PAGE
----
Continual Learning: A Strong Strategy in a Tight Labor Market

August 14, 2019
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Author: Tyran Saffold Jr

Forty percent of employees who don’t receive the necessary job training to become effective are likely to leave their positions within the first year.

Continual Learning

The Disconnect

If there are no opportunities to grow within an organization, then neither the employer nor employee will benefit from the relationship. The employee is stagnant in their skillset, thus, decreasing the growth of the business overall. That is an equation for failure and a company that does not offer learning and development opportunities for its employees will struggle with retention and company morale.

For every cause, there is an effect, and, in this case, the effect is “Millennials are quitters and job-hoppers”, however, the cause is one that most are not willing to investigate. There should be no coincidence that where Millennials are most satisfied with their learning opportunities and professional development programs, they are also likely to stay longer.

According to a survey by Deloitte, only 24 percent of Millennials are very satisfied with the opportunity for growth in their working lives — and 60 percent feel that their leadership skills are not being fully developed in their current positions. Additionally, when salary or other financial benefits were removed from the equation, opportunities to progress and become leaders ranked second when asked what factors are considered when choosing to work for an organization.

When companies show commitment to their employees’ growth, in turn, employees feel empowered to become better workers. It starts a chain of events that leads to highly engaged employees in a magnetic culture that attracts talent and increases productivity.

High Engagement Companies

What defines a high engagement company? Loosely, it encompasses a business that fosters growth in a dynamic and energetic company with high morale. Between 2017-18, more than 50 percent of companies increased their Learning and Development budgets, signaling the importance of prioritizing growth within an organization.

Companies with a high level of engagement report 21 percent higher productivity according to Gallup data. When comparing engagement levels for the top 25 percent of Gallup’s survey dataset to the bottom 25 percent, the more engaged groups showed the following improvements:

• 22 percent in profitability
• 21 percent in productivity
• 10 percent in customer ratings
• 41 percent in quality defects
• 48 percent in safety incidents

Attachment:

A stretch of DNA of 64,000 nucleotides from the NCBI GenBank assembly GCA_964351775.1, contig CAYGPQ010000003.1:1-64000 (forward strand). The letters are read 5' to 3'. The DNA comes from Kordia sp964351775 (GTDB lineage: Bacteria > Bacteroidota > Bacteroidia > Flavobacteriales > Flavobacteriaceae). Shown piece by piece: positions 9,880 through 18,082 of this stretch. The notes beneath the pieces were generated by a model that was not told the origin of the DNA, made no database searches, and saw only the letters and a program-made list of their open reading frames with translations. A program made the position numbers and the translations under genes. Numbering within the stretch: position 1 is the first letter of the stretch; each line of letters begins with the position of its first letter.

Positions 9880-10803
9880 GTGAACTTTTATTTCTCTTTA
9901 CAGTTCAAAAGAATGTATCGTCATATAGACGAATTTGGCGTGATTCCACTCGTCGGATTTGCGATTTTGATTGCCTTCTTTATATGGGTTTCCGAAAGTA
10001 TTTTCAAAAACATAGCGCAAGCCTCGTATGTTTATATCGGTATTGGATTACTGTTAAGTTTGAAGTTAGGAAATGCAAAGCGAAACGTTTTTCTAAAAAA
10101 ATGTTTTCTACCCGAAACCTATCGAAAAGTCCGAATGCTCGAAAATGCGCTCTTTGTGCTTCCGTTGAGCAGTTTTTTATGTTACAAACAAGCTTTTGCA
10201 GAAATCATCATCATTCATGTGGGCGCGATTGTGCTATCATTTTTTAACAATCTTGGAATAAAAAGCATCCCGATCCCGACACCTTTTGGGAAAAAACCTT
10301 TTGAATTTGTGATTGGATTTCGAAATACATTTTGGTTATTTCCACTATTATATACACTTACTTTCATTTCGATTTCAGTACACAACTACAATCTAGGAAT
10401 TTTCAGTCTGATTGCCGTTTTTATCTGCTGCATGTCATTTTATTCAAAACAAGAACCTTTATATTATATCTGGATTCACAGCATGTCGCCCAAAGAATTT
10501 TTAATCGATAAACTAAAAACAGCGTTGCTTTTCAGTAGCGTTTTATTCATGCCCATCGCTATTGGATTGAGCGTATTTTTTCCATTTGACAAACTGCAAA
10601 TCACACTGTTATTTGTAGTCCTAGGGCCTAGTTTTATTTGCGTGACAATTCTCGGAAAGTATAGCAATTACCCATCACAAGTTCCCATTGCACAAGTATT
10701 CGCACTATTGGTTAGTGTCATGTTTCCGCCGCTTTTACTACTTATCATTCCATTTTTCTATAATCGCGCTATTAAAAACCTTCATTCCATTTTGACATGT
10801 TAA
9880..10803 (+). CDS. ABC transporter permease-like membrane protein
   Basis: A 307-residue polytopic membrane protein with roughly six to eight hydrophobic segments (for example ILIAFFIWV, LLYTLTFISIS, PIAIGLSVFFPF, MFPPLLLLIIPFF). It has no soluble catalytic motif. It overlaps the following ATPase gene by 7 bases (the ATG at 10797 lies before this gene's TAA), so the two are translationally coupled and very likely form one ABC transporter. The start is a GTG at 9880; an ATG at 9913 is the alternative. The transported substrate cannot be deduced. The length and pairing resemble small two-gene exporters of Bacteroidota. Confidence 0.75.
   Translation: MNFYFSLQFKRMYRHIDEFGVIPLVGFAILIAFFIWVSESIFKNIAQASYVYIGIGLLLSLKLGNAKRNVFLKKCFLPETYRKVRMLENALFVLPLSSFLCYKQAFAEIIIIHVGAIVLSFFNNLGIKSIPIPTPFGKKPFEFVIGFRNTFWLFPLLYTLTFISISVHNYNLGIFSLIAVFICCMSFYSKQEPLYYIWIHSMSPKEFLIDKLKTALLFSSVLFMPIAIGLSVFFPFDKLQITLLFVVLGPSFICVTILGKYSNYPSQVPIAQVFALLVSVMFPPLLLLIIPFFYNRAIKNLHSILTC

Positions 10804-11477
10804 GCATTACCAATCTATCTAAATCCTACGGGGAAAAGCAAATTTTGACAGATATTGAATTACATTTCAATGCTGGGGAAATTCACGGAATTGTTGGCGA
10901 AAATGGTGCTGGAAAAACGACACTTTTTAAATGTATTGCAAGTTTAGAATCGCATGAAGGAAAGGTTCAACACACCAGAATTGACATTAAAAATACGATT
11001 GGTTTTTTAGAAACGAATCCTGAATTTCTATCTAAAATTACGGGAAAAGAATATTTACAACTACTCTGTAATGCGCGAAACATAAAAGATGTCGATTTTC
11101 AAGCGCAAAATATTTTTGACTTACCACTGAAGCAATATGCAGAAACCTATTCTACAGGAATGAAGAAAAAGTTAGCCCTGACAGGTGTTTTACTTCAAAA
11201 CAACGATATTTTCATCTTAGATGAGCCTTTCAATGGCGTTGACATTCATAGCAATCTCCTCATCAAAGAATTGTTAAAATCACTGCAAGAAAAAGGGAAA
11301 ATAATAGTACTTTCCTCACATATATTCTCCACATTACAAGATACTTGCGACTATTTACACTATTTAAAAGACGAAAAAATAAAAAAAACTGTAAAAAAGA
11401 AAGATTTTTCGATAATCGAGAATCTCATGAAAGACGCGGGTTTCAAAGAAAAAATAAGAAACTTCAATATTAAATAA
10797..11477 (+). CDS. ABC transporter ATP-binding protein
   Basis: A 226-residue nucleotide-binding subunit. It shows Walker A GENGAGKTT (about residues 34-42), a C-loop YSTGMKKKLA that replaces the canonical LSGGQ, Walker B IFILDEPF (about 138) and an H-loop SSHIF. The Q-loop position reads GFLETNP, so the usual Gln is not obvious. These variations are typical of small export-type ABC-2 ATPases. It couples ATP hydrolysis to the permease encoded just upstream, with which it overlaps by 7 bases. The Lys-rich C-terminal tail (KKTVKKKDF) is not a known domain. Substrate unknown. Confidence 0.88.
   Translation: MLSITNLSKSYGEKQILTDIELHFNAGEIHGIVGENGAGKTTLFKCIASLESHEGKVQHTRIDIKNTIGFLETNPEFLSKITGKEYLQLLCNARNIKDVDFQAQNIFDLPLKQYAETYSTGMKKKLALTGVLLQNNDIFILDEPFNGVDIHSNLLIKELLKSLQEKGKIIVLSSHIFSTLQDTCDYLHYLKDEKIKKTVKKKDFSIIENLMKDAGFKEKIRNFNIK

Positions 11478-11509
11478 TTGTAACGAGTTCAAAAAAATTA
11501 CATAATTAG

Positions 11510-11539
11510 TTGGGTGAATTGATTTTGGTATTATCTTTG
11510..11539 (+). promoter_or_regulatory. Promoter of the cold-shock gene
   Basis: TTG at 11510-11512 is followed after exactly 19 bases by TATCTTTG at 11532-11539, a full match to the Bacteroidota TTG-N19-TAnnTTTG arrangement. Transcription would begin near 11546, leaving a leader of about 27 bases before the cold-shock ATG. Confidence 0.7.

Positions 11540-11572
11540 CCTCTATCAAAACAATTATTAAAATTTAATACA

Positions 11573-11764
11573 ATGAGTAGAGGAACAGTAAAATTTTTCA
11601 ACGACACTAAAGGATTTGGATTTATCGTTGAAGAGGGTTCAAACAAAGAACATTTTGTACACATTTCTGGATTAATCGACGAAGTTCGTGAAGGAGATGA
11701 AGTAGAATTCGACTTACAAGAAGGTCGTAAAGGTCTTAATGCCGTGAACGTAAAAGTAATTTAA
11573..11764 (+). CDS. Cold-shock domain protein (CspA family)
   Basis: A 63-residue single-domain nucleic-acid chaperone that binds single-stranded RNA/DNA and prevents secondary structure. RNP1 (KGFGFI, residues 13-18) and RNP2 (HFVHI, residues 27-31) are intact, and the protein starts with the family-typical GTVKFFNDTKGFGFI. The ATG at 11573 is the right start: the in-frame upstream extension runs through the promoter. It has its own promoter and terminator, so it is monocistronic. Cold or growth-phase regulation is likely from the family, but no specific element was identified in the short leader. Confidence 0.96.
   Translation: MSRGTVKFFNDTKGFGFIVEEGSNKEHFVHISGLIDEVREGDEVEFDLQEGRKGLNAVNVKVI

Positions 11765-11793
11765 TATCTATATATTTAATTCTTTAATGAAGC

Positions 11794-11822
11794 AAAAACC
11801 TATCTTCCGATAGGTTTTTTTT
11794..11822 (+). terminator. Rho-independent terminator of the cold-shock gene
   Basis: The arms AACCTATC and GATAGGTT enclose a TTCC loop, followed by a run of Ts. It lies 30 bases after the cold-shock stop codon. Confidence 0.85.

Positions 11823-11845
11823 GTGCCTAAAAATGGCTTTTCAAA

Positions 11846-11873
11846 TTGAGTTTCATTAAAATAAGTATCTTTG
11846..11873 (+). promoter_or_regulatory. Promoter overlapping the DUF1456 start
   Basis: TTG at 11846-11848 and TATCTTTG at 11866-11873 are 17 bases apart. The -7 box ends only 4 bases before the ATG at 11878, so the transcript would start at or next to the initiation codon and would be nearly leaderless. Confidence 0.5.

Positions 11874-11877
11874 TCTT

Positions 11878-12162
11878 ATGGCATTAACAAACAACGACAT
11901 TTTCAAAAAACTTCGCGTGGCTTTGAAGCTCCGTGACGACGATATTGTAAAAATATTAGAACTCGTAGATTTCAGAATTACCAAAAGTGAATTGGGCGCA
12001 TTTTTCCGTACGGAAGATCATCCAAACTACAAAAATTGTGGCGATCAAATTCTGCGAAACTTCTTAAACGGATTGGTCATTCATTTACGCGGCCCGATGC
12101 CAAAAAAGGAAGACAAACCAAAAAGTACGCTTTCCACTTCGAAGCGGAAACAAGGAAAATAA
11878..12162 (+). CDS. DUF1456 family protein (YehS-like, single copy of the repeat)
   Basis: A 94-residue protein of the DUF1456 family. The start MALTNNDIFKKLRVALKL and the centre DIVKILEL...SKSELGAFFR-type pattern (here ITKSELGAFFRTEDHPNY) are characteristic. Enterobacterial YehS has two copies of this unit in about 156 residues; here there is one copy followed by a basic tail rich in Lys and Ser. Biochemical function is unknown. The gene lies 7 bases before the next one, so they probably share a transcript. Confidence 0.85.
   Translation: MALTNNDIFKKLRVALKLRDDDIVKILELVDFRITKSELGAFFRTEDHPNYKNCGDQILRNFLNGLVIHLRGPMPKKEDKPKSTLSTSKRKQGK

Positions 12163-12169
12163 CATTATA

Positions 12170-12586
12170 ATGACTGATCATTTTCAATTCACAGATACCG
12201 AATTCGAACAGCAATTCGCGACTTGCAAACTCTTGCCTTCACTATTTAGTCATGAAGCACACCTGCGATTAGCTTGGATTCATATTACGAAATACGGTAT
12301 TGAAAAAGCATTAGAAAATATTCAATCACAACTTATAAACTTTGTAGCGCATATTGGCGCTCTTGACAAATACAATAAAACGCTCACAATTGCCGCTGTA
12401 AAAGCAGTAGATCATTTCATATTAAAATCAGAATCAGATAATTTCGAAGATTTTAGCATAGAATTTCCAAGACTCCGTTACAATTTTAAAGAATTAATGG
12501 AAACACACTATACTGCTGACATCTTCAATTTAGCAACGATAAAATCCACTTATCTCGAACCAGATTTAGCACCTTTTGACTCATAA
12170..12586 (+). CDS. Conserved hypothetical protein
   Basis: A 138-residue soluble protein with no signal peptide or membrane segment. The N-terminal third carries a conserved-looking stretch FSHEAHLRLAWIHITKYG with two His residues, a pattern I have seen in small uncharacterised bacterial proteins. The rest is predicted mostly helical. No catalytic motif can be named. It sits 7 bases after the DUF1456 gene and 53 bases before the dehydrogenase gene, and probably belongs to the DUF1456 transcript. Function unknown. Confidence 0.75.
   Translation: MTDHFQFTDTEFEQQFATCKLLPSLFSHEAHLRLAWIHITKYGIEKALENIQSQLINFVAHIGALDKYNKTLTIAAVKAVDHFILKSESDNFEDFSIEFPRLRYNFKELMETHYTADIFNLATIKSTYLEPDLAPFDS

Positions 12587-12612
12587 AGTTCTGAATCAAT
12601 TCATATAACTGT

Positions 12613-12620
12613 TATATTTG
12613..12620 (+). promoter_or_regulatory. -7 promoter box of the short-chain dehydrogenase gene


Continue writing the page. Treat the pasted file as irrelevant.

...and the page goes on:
• 41 perecent in patient safety incidents
• 37 percent in absenteeism
• 28 percent in retention

In addition, turnover was 65 percent lower in highly engaged companies compared to 25 percent in companies with low engagement. Firms that struggle with engagement also report an average of 6.19 sick days taken annually per employee, compared to companies with high engagement, reporting an average of 2.69 sick days annually, per employee. Sick days affect daily production and workplace morale, all boiling down to the companies’ success and bottom line.

“Engaged employees are more attentive and vigilant. They look out for the needs of their coworkers and the overall enterprise, because they personally, ‘own’ the result of their work and that of the organization,” says Jim Harter Ph.D., chief scientist at Gallup research. “They listen to the opinions of people close to the action, and help people see the connection between their everyday work and the larger purpose or mission of the organization.”

Investments are made into people and businesses where both parties can benefit and in essence, that is what employee/employer relationships are. Employers invest in employees with an expectation of a high return. It is simply a business transaction and, if the right person is hired for the job, the only thing else left to do is foster their growth within your company.
If there is not a strong company commitment to growth, then your employees may consider taking their talents elsewhere and in a competitive labor market, that is one of the things that can cripple an employer.

Continual learning is a double-edged sword, slicing at both employee retention and business success—an investment that will pay off two-fold in the long run. In a tight labor market, it may help to take a page from Amazon by upskilling current employees through online classes and training resources. As companies figure out ways to boost employee retention and engagement, investing in their continual learning appears to be another business strategy to gain a competitive advantage in a strong economy.